Senate could vote next week on Jan. 6 commission as GOP filibuster looms

  • Oops!
    Something went wrong.
    Please try again later.
  • Oops!
    Something went wrong.
    Please try again later.
  • Oops!
    Something went wrong.
    Please try again later.

WASHINGTON — The Senate could vote as early as next week on House-passed legislation to create an independent commission to investigate the Jan. 6 attack on the U.S. Capitol.

But it's unclear whether at least 10 Republican senators will support the bill, the threshold needed to move it forward. It could be the first bill this year to be blocked by a filibuster.

Senate Majority Leader Chuck Schumer, D-N.Y., began taking steps Wednesday to speed the bill to the floor, saying he intends to hold a vote after the House voted 252-175 to pass the legislation.

"My Senate Republican colleagues must now ask themselves: Are they going to join us in pursuing the truth, or are they going to cover for Donald Trump and his big lie?" Schumer said, without specifying when the vote would be.

Even though 35 House Republicans broke ranks to support the bill, an unusually high split, Senate GOP opposition grew after Minority Leader Mitch McConnell of Kentucky came out against it Wednesday, arguing that it is unnecessary because "strong existing investigations" are already underway in Congress and by the Justice Department.

McConnell's remarks appeared to trigger a shift among his members.

Sen. Mike Rounds, R-S.D., said Tuesday that he was interested in a bipartisan commission because "we clearly had an insurrection on that particular day, and I don't want it to be swept under any rug." But after McConnell spoke, Rounds said Wednesday that he has similar concerns after having read the "fine print," fretting that Democrats would have more power over staff appointments.

Republicans' unease is driven by an uncomfortable fact for their party: The Capitol was ransacked by supporters of Trump, who sought to disrupt the presidential vote count and prevent his defeat from being cemented.

Having left office, Trump has solidified his position as the leader of the Republican Party, and he continues to falsely insist that the election was stolen from him. In surveys, large numbers of self-identified Republicans say they believe his fabricated claims that widespread fraud cost him the presidency.

Lawmakers who voted to impeach him or who have debunked his falsehoods, like Rep. Liz Cheney, R-Wyo., have paid a price.

McConnell and House Minority Leader Kevin McCarthy, R-Calif., risk the wrath of Trump if they give the imprimatur of bipartisanship to a commission that uncovers unflattering facts about him or his supporters. They also fear that the issue would distract from their goal of winning control of the House and the Senate in the midterm elections next year.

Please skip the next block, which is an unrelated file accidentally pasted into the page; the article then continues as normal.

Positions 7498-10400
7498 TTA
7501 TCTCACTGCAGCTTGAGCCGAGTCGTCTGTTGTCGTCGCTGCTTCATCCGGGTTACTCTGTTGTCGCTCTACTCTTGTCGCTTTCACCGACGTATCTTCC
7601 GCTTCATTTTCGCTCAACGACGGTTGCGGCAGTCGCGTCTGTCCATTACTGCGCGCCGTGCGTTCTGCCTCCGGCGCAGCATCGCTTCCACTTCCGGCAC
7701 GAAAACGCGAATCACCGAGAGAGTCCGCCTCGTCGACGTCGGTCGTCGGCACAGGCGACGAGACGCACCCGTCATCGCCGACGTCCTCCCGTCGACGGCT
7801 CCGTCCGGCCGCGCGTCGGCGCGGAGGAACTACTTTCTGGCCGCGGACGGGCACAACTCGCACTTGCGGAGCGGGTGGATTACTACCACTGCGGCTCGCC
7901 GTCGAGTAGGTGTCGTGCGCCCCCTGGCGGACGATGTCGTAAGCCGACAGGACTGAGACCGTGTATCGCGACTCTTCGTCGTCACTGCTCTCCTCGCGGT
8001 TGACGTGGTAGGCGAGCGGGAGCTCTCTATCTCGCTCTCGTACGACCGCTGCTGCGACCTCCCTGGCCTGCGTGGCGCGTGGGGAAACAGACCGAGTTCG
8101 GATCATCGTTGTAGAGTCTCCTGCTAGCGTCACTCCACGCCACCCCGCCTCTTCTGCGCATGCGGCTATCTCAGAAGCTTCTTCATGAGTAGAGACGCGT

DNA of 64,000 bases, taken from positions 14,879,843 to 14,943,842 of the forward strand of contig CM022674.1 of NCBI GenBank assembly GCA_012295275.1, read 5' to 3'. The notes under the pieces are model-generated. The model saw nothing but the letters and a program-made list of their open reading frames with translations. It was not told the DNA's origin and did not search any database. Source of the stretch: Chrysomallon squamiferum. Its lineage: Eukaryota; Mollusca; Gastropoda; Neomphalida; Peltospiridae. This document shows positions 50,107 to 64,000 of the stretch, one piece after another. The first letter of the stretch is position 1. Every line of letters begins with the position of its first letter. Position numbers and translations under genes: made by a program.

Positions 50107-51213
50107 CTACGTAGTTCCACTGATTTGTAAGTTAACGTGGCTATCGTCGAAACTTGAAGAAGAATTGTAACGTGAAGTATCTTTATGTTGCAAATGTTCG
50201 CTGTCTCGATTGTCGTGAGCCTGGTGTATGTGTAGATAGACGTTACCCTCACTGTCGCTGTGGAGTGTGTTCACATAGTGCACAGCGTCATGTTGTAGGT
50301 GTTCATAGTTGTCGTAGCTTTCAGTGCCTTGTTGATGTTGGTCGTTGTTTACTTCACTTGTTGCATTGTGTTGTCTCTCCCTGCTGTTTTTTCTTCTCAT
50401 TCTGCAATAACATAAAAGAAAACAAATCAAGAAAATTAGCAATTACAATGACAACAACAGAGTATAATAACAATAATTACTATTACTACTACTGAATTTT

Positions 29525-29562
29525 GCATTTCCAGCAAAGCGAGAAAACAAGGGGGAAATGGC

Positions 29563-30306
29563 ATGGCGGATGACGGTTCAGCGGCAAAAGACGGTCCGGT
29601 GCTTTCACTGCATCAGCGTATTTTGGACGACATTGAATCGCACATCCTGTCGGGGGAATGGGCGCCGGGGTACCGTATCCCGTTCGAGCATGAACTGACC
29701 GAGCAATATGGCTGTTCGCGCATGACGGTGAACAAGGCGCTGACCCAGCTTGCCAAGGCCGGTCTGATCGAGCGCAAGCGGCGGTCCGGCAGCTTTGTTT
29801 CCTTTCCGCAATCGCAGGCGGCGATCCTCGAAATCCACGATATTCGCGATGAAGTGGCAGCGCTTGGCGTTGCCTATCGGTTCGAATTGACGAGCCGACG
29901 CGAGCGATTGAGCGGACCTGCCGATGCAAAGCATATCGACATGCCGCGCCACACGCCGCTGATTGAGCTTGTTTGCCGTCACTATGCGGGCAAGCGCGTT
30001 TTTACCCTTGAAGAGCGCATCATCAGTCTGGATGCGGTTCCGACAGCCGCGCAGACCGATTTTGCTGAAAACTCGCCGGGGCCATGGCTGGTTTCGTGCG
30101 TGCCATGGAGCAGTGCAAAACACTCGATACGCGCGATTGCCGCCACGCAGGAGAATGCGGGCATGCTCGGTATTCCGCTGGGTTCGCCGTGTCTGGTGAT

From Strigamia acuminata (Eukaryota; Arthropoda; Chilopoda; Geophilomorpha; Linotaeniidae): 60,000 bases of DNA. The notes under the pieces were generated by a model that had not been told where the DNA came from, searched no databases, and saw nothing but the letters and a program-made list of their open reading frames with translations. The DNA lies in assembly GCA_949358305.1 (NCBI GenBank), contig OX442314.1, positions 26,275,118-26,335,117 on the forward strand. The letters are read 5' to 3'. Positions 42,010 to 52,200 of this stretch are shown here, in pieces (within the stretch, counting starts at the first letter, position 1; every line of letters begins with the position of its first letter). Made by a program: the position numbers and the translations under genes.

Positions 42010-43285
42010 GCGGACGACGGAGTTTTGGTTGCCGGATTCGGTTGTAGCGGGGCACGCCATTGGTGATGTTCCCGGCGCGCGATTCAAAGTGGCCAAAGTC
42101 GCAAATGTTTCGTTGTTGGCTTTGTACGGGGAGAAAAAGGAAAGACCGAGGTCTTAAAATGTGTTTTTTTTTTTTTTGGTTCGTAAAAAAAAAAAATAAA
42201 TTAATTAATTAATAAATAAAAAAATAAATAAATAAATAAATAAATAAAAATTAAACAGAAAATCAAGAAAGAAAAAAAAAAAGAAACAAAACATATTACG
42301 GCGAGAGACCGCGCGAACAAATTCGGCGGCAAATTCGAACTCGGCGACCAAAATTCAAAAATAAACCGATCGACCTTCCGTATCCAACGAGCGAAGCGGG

Trump released a statement Thursday attacking "35 wayward Republicans" who voted for the House bill and hinting at consequences from voters.

"Democrats stick together, the Republicans don't. They don't have the Romney's, Little Ben Sasse's, and Cheney's of the world. Unfortunately, we do," he said, referring to Republican Sens. Mitt Romney of Utah and Ben Sasse of Nebraska, who have been critical of him. "Sometimes there are consequences to being ineffective and weak. The voters understand!"

The legislation was negotiated by Reps. Bennie Thompson, D-Miss., chairman of Homeland Security Committee, and John Katko, R-N.Y., the committee's ranking member. It would create an independent commission of members appointed equally by the two parties, a Republican demand that Democrats agreed to.

Sen. Richard Burr, R-N.C., who is retiring and voted to convict Trump on impeachment charges, said Thursday that he opposes the bill because Senate committees are already investigating the riot.

"These investigations are being led by the committees with jurisdiction, and I believe, as I always have, this is the appropriate course," he said. "I don't believe establishing a new commission is necessary or wise."

Sen. Rob Portman, R-Ohio, appeared undecided, telling reporters: "I want to see what the scope is."

Romney and Republican Sens. Lisa Murkowski of Alaska and Susan Collins of Maine have said they support the idea of a bipartisan commission. But they haven't said how they would vote if the House bill were to come up in the Senate.

Blocking the legislation could give ammunition to Democrats who want to abolish the supermajority rule and allow bills to advance with simple majorities.

Sen. Joe Manchin, D-W.Va., said that he remains optimistic about the bill and that there's a "very, very good chance we're going to pass it." He was skeptical that revisions are needed.

"The House bill made all the accommodations to the Republicans over there anyway," he told reporters. "How much more can we do?"

Sen. Jeanne Shaheen, D-N.H., said she would be disappointed if the GOP prevents the independent commission from being formed after it was crafted to address their demands.

Asked what would happen next if the bill is filibustered, she said: "I don't think that's clear."

And the No. 2 Senate Republican said the outcome is still uncertain.

"I think our members are in different places. So we're continuing the discussion," said Minority Whip John Thune of South Dakota, who said he was still reviewing the bill. "Thirty-five votes in the House — it's not a lot, but it's a significant number of Republicans."